Deutsche Bank believes that falling coal prices and a tight gas market mean Europe would have to see coal prices go up by nearly $80 per ton in order for gas to regain enough competitiveness. Part of this coal abundance lies in exports from Colombia, the U.S., and South Africa.
"In terms of comparative value to a power generator, natural gas is currently trading at a level which is so expensive relative to coal that coal prices would have to rise to $163 per tonne in Europe and $169 per tonne in the UK in order to restore competitiveness to natural gas for baseload power generation," Deutsche Bank said in a research note.
Since 2011’s summer, API2 2014 coal futures have been falling, having lost almost 30 percent to reach $100 per ton. Meanwhile, increased Asian demand for liquefied natural gas and straitened pipeline supplies from Russia and Norway means that the European gas market is a far cry from its U.S. counterpart.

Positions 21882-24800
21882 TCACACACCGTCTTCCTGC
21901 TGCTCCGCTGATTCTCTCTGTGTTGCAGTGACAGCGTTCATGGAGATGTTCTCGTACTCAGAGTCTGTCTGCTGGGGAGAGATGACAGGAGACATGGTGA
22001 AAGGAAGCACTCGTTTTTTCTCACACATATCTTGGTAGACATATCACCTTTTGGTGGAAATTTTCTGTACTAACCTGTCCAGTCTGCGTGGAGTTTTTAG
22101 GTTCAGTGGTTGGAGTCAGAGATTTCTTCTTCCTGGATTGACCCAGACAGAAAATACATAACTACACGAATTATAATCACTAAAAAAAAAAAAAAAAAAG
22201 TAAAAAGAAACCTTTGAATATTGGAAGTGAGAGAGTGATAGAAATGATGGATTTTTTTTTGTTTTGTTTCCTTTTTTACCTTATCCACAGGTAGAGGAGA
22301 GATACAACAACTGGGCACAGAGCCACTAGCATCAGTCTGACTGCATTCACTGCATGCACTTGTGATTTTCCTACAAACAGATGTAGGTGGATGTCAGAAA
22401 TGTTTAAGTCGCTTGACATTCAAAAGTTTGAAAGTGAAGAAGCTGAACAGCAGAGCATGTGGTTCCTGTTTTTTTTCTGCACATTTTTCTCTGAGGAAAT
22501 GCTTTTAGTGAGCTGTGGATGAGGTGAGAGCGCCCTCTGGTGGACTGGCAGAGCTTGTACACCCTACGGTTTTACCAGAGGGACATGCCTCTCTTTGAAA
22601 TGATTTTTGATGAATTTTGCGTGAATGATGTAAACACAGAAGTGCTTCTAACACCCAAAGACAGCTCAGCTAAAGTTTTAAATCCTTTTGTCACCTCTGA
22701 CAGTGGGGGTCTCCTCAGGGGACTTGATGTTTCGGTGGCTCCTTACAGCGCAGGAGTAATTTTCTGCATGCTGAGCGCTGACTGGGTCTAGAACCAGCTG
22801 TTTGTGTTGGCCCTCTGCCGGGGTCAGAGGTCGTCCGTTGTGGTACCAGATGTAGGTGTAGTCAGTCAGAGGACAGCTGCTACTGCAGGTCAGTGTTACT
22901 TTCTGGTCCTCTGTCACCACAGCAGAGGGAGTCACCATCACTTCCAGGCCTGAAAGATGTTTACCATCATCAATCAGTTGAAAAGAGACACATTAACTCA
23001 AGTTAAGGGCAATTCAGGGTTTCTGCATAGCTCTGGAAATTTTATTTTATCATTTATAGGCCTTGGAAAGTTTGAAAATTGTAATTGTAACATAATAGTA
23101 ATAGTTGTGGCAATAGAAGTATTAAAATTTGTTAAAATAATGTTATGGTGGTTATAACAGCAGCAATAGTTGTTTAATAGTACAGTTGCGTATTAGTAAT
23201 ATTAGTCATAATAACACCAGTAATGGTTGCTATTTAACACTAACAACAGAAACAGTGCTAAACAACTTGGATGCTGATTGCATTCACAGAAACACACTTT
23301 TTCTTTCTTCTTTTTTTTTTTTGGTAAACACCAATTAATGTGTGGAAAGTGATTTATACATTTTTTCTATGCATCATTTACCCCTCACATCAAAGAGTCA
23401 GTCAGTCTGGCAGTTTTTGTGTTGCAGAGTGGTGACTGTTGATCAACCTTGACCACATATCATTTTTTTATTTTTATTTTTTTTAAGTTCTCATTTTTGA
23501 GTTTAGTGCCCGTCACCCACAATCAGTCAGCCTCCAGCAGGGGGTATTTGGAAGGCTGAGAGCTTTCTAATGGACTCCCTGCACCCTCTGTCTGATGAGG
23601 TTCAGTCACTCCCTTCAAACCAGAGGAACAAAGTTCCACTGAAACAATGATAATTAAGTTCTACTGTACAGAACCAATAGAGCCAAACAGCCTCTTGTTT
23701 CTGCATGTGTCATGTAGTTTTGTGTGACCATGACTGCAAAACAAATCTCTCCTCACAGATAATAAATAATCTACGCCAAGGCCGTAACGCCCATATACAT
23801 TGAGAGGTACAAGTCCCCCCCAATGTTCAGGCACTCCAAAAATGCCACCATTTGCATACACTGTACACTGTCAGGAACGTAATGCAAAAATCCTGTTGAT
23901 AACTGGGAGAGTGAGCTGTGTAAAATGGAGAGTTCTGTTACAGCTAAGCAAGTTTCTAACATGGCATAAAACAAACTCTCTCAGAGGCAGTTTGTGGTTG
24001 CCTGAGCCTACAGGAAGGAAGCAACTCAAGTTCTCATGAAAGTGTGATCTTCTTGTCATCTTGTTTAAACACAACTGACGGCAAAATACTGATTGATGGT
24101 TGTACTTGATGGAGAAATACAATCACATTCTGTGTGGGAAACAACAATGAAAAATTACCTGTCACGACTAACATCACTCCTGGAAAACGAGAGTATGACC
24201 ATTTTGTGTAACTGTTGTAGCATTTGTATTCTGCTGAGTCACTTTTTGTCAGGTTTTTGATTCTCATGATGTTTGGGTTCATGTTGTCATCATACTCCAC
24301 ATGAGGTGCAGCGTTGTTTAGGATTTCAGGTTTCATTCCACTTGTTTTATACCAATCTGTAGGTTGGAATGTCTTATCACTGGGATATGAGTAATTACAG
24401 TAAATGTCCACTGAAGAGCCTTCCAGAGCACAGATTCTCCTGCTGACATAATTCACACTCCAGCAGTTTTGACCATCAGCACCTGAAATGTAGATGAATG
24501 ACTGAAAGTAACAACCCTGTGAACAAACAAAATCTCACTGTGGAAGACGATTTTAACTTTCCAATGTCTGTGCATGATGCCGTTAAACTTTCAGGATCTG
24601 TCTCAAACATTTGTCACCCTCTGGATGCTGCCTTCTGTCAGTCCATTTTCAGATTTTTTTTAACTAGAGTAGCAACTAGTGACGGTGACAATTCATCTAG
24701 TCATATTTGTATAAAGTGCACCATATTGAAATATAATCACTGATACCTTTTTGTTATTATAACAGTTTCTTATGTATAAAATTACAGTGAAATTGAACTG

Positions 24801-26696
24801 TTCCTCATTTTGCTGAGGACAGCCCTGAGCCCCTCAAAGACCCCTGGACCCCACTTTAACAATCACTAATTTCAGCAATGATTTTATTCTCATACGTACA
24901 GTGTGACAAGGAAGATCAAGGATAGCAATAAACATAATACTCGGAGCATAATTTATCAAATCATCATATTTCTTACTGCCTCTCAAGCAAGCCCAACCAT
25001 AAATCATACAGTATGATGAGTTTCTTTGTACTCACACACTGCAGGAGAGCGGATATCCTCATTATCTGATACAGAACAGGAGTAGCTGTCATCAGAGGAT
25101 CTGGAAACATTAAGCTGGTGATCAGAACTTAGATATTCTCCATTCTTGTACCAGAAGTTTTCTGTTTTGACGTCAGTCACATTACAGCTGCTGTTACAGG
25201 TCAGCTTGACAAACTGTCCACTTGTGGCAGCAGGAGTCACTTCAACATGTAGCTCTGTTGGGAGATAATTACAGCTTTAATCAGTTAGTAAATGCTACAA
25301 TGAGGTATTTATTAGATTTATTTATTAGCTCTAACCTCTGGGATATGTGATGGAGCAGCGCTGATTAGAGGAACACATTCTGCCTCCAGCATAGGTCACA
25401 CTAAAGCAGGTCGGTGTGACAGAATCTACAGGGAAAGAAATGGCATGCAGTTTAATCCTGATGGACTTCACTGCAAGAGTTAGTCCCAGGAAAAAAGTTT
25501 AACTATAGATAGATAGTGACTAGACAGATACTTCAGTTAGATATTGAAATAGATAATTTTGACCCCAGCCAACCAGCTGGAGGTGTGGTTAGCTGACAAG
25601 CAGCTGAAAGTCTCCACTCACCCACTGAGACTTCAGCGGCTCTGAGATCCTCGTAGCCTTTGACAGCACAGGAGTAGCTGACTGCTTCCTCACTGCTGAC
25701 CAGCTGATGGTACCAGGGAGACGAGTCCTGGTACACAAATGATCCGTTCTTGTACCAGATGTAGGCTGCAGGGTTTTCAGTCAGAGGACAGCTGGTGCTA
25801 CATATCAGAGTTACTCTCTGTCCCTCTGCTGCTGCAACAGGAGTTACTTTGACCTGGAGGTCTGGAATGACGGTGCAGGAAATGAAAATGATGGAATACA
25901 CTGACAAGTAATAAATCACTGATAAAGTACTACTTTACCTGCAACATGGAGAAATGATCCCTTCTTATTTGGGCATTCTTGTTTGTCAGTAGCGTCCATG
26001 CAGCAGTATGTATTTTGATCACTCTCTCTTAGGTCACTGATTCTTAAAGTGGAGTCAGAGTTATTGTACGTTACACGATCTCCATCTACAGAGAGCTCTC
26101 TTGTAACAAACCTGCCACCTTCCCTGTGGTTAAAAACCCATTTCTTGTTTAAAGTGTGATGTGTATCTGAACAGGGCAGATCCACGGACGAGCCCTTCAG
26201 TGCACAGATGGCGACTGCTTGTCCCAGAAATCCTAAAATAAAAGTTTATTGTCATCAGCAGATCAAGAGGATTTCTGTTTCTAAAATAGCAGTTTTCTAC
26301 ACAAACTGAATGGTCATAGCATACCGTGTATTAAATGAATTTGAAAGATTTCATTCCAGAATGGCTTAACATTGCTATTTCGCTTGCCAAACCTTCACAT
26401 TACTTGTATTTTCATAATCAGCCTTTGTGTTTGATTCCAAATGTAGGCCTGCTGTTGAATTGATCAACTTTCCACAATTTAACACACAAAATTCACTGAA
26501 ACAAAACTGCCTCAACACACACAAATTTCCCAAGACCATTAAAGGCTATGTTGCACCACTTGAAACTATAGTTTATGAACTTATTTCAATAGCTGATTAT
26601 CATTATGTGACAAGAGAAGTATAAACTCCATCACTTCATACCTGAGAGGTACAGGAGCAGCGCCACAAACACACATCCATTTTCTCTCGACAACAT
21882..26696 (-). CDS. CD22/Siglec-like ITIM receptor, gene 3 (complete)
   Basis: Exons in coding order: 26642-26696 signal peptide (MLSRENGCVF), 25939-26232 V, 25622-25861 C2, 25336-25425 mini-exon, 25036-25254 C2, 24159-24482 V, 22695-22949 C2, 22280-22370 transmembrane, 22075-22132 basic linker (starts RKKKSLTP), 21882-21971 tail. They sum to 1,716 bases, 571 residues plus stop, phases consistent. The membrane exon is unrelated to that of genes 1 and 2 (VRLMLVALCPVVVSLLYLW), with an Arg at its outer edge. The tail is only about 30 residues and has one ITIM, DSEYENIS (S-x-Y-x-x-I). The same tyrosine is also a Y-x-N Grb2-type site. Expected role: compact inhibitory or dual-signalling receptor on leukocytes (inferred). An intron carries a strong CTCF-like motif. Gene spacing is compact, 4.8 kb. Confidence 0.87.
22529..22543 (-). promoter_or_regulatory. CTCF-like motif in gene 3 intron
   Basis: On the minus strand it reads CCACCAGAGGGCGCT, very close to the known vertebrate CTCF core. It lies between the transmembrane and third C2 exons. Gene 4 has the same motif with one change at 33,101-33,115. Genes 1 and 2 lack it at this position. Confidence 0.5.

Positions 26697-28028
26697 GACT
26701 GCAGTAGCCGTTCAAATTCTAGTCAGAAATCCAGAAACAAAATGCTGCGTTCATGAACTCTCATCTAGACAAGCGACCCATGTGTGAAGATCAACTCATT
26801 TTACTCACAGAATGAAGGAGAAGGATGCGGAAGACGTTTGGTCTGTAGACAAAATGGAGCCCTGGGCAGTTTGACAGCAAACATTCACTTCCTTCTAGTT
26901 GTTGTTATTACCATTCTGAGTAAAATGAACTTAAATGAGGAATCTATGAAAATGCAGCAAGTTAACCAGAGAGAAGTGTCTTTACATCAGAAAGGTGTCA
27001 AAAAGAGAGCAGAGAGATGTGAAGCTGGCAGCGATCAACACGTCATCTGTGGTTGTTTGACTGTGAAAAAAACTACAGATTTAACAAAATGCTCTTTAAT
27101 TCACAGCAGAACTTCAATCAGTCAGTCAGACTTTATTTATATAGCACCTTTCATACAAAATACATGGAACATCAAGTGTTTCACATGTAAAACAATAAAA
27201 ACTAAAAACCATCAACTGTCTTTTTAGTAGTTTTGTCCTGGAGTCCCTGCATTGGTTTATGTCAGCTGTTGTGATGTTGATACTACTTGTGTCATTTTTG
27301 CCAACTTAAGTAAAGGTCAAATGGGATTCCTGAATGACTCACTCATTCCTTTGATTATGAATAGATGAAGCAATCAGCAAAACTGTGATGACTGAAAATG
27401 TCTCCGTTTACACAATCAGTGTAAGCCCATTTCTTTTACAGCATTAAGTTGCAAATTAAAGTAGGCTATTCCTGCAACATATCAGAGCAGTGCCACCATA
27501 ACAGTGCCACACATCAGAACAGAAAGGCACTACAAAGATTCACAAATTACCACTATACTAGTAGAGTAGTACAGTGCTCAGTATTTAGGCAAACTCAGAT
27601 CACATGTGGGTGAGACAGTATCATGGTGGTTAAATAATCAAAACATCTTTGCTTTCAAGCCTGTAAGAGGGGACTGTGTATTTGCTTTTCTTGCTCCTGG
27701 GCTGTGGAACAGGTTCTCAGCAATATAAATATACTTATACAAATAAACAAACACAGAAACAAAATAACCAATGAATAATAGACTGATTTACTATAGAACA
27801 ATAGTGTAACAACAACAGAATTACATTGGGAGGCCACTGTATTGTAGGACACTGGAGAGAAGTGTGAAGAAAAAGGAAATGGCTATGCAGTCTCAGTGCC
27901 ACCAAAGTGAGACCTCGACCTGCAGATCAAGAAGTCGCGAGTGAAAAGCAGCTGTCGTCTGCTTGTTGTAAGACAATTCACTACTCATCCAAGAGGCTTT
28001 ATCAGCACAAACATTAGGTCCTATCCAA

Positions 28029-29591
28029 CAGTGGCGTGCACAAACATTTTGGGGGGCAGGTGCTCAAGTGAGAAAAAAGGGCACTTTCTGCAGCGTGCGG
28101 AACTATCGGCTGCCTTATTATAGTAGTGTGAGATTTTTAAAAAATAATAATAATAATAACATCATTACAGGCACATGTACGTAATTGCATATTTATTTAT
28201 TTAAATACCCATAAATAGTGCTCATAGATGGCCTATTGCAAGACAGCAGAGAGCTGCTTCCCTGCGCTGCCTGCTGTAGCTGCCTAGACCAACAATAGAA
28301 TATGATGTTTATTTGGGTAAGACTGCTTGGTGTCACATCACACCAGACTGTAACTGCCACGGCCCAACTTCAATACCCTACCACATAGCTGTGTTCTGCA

Coal prices now have to go up by $80 per ton, up from last summer’s figure of $50, in order for gas-fueled power generation to become more viable.
European spot coal import prices presently hover around $85 per ton, and the benchmark British spot gas prices are about $1.10 per therm. The situation certainly is a problem for the EU’s stated goal of moving away from coal-fired energy infrastructures.
The high current gas prices also discourage further investment. Deutsche recommends long positions on thermal coal and shorts on UK natural gas.
In closing, as Reuters reports:
"Although our price forecasts do not suggest that either one of the legs of this trade are justifiable on their own, we believe that the relative value between thermal coal and European natural gas favours the proposed trade both in terms of the comparative value received by a utility for power generation, and also in terms of the cost of production for the two fuels."